"I don't think Lolly would actually say that here," said one student to his friends, explaining what he knew about the character and how they might respond in a new situation. Not only were my students engaged in the projects, but they were also independently applying our reading strategies and discussion skills to agree or disagree with one another respectfully, to make predictions, connections, and inferences, and to draw conclusions about characters. Their focus was not on a grade or reward, not on or their limitations or self-doubts – but rather on their intrinsic desire to learn, to express themselves creatively, and to demonstrate understanding.
"It's nice to do the projects because if you can do your choice board, you can do some fun activities," remarked Isabella, while Elizabeth reflected on the larger goal of the projects by noting "Maybe you read a book, but you didn't think about it. If you have a choice board, you can think about your book." We often talk in our classroom about how reading is thinking, and now the Second Graders have more enriching ways to bring reading, thinking, and fun together.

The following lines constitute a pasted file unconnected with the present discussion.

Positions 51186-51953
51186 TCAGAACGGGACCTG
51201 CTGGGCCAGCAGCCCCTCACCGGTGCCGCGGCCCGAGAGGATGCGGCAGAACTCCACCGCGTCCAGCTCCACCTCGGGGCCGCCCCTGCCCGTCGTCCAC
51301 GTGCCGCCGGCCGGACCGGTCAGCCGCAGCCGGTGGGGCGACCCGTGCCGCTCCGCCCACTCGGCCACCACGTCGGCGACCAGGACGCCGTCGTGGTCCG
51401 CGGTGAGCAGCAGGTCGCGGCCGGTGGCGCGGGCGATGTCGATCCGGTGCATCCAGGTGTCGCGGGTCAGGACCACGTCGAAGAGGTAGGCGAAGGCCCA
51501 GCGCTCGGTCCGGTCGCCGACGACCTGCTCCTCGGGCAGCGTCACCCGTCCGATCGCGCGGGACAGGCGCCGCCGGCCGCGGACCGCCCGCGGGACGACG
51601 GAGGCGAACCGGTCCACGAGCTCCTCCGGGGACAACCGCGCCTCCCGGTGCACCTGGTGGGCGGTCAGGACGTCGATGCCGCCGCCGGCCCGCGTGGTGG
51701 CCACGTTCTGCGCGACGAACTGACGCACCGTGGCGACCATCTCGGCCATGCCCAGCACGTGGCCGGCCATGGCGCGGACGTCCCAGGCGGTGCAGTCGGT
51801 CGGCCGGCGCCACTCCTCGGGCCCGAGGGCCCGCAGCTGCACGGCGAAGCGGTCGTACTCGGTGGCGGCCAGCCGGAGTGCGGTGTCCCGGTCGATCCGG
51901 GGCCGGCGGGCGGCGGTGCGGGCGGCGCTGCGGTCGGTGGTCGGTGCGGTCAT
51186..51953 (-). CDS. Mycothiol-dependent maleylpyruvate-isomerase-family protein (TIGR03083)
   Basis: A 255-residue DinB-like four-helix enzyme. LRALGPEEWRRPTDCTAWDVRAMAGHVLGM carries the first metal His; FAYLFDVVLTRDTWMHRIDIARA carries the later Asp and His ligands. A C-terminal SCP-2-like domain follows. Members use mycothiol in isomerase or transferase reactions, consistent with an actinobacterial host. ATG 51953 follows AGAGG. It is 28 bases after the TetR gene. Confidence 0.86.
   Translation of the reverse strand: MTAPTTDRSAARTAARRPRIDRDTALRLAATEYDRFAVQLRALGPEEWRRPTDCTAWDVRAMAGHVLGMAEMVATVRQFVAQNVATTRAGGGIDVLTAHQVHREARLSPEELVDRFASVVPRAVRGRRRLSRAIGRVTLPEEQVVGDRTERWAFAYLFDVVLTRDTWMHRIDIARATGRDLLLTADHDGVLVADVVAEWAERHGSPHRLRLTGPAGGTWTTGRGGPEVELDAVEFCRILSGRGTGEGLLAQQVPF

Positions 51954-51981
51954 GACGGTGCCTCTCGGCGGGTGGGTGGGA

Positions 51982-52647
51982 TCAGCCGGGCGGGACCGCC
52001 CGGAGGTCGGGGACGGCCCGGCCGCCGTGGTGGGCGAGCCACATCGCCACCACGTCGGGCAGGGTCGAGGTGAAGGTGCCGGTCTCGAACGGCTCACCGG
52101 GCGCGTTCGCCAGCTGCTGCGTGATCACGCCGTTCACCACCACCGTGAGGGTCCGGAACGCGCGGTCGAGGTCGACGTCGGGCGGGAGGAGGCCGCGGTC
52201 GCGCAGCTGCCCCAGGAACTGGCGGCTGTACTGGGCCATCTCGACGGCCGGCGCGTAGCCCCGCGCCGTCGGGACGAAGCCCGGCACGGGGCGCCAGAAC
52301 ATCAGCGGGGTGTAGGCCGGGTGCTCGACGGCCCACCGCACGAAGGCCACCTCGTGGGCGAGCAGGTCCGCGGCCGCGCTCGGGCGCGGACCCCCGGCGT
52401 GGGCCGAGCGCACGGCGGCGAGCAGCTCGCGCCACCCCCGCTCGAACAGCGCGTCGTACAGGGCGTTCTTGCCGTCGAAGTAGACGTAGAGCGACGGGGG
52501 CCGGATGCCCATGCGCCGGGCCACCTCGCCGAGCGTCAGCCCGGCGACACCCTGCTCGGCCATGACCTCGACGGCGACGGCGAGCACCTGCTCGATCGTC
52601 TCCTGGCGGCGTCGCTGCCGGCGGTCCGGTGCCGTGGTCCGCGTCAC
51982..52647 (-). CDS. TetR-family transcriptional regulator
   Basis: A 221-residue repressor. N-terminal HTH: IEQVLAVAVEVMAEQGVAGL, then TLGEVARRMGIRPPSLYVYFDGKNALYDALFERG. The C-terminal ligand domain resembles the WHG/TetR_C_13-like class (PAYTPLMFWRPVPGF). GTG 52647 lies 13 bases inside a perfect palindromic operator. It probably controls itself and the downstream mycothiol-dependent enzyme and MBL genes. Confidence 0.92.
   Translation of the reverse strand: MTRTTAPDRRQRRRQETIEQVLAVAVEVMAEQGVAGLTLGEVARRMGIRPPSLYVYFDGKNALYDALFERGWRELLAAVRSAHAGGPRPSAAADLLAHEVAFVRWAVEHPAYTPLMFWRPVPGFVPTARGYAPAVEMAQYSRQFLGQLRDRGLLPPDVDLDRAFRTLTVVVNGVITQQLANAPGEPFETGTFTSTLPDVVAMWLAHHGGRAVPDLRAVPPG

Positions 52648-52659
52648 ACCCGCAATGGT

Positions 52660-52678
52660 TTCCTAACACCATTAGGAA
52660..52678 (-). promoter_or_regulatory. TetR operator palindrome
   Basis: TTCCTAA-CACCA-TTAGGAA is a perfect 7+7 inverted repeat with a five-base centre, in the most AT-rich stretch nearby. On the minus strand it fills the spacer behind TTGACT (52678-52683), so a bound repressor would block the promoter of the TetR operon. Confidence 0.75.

Moving forward with a renewed, and more informed, commitment to academic choice, I plan to find additional ways to integrate it into other subjects. I am working to improve the choice boards by adding differentiated layers to each activity, providing simple rubrics to help students assess the quality of their work, and allowing time for reflection at the end of each unit, a step that brain-based research shows is critical to the learning process.
In just these first few months of implementing choice boards in the classroom, I have already seen my students respond with great excitement for this part of their day, and their stamina for reading, thinking, and working collaboratively and successfully with peers is increasing. Moreover, in observing, listening, and witnessing them flourish, I now better understand just how important and empowering academic choice can be for these young learners.
"Differentiated Assessment." Western Carolina University, last modified August 1, 2011, http://ccnt4.wcu.edu/WebFiles/WordDocs/August_1_2011_WCU_Manual.docx.